But this year, the feeling is akin to 2005, when no woman (or man) from the 2004 Athens Games chalked up at nationals.

Back then, a 15-year-old Nastia Liukin, who had already starred in a commercial during the 2004 Olympics, made her senior nationals debut and won the all-around. Three years later, Liukin won the Olympic all-around in Beijing.

There will be talk this week of finding the next Liukin, or Gabby Douglas, or Simone Biles, who, like Liukin, won her senior nationals debut the year after the Olympics.

“Some of them [from Rio], hopefully Simone, will be coming back, but I think this is a great opportunity for some of these girls to go out there and prove that they’re just as ready to compete at a world championships,” said Liukin, now an NBC Olympics analyst. “They have to step up a little bit and kind of become the leaders.”

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Gymnasts this week are vying to impress new U.S. national team coordinator Valeri Liukin (Nastia’s father). The four-woman roster for October’s worlds, where there is no team event, will be named after a selection camp later this summer.

Five gymnasts to watch at the P&G Championships:

Ragan Smith
Rio Olympic alternate
2017 AT&T American Cup champion

The Texan performed admirably in her first senior season in 2016, placing fifth in the all-around at the Olympic Trials. Her best events are balance beam and floor exercise, but the U.S. needed uneven bars help in Rio. So she went to the Games as an alternate at age 15, making headlines for this photo with 6-foot-11 basketball player DeAndre Jordan.

Smith, coached by 1991 World all-around champion Kim Zmeskal, emerged this year as the U.S.’ most reliable all-arounder and clear favorite this week. She won the American Cup on March 4 despite a beam fall. A definite all-around medal favorite at October’s worlds.

Ashton Locklear
Rio Olympic alternate
2014 World team champion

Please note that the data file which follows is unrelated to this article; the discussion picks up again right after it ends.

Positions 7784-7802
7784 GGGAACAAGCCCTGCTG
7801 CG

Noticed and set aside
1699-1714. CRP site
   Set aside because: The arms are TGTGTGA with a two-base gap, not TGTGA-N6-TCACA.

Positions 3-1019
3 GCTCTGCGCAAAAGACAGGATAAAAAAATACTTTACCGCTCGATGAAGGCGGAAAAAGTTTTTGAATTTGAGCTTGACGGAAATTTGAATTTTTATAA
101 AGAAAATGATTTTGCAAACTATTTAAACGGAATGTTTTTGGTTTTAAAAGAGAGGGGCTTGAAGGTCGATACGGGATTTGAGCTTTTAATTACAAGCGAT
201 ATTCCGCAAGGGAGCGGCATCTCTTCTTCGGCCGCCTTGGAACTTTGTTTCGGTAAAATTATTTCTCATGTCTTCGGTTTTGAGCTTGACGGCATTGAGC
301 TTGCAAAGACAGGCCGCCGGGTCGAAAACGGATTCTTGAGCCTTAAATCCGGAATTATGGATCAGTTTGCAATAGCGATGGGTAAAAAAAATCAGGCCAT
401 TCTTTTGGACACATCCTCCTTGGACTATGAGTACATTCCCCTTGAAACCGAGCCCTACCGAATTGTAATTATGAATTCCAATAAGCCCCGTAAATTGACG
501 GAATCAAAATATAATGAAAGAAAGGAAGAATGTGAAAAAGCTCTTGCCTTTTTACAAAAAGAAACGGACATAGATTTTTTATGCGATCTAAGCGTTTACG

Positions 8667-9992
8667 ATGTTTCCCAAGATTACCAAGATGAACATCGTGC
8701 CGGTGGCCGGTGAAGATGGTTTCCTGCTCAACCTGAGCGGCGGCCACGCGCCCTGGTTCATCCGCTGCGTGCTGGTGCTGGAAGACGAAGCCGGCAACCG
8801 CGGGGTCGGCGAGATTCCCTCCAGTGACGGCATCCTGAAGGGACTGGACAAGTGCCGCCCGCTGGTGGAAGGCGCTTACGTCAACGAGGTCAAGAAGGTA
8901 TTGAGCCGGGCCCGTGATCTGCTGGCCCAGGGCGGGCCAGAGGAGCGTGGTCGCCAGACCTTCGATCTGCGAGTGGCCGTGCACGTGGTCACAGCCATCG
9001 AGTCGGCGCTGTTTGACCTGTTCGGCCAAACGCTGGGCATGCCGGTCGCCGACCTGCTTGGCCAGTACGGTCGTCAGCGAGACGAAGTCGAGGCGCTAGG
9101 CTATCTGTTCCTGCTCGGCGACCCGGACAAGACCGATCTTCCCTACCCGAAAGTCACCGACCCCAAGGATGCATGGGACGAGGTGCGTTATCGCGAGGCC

Locklear was beaten for the Olympic team bars specialist spot by Madison Kocian after nearly matching Kocian in scores in four routines between last year’s P&G Championships and Olympic Trials. The 19-year-old is not considered an all-around threat this week but is favored to make the world team based on her bars ability. She was fourth in the event at 2014 Worlds.

Riley McCusker
2017 Jesolo Trophy all-around winner

McCusker, who has the same coach as Laurie Hernandez, struggled at the American Cup in her first senior competition, falling on bars and beam. She rebounded to win Jesolo a month later and remain in the mix as the No. 2 U.S. all-arounder (Smith wasn’t at Jesolo).

However, McCusker was on crutches with a cast on her wrist in early July and said she expected to be back to peak form in September, not August.

Morgan Hurd
2017 Stuttgart World Cup bronze medalist

Hurd, a first-year senior who competes in glasses, was adopted from China as a toddler and now lives with her mom in Delaware.

Liukin, asked to name gymnasts to watch this week, started with Hurd, whom she says has the highest floor exercise start value in the world. “She could be capable of winning a world all-around medal and possibly become a world champion on floor,” Liukin said.

Jade Carey
2017 U.S. Classic vault winner

The U.S. has a tradition of sending a vault specialist to worlds, but neither of the top vaulters from the last Olympic cycle — Biles nor MyKayla Skinner — is competing this week. Enter Carey, a 17-year-old who wasn’t an elite gymnast before this season.

Carey performed the difficult Amanar vault at July’s U.S. Classic, where she was the only gymnast to perform two vaults, which is required to compete for medals on the event at worlds.